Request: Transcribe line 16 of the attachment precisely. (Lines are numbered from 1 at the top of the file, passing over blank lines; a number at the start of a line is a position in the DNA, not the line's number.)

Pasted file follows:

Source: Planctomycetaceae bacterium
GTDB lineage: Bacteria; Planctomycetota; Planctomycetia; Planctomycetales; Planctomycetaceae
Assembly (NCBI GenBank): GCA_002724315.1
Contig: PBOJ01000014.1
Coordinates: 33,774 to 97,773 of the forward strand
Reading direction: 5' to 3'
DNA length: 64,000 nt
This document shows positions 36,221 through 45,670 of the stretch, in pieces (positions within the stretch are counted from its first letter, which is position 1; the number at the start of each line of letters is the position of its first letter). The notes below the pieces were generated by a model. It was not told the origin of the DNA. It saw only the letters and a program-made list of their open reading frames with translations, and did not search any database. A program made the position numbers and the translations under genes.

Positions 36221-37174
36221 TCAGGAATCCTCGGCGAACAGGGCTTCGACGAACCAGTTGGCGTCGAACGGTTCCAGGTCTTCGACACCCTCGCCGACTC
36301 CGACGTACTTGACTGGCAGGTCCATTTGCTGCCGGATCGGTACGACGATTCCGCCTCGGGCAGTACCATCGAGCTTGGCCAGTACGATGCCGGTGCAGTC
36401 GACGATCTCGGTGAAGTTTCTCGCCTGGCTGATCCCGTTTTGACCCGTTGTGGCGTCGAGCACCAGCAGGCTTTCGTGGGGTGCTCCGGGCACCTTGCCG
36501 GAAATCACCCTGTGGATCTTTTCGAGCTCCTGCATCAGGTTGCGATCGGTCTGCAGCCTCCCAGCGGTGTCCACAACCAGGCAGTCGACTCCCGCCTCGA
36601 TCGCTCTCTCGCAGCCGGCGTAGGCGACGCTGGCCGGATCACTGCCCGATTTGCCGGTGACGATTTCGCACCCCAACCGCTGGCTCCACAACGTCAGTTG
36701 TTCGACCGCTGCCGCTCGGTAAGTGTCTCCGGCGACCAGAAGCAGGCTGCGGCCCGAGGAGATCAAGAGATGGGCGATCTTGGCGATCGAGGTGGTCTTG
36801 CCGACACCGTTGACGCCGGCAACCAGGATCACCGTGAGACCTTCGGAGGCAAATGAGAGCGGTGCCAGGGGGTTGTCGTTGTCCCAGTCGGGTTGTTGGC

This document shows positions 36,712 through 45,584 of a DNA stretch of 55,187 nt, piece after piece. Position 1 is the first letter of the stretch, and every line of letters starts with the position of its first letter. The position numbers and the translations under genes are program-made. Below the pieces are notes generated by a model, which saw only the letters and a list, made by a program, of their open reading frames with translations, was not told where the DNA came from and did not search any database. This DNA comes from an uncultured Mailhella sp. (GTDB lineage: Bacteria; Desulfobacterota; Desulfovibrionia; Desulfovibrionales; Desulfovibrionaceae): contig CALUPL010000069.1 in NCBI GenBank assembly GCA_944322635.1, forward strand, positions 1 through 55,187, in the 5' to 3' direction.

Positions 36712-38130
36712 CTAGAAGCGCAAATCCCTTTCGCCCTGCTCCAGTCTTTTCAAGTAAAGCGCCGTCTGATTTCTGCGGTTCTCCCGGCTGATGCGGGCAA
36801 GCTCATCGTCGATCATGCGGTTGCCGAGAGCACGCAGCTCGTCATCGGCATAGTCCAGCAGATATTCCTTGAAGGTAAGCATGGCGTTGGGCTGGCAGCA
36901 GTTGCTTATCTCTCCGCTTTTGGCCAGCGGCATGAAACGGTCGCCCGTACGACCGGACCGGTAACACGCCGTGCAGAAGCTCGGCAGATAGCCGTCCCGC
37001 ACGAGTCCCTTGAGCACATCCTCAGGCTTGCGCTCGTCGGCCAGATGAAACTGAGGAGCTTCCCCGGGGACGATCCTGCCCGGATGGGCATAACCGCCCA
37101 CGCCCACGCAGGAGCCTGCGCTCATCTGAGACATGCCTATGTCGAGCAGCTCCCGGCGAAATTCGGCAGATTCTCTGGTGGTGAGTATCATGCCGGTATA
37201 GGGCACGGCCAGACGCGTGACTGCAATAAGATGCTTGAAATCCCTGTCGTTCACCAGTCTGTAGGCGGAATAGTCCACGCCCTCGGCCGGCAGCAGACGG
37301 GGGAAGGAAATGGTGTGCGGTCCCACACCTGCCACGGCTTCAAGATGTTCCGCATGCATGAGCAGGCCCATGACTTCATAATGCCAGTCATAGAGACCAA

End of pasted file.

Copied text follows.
36801 CCGACACCGTTGACGCCGGCAACCAGGATCACCGTGAGACCTTCGGAGGCAAATGAGAGCGGTGCCAGGGGGTTGTCGTTGTCCCAGTCGGGTTGTTGGC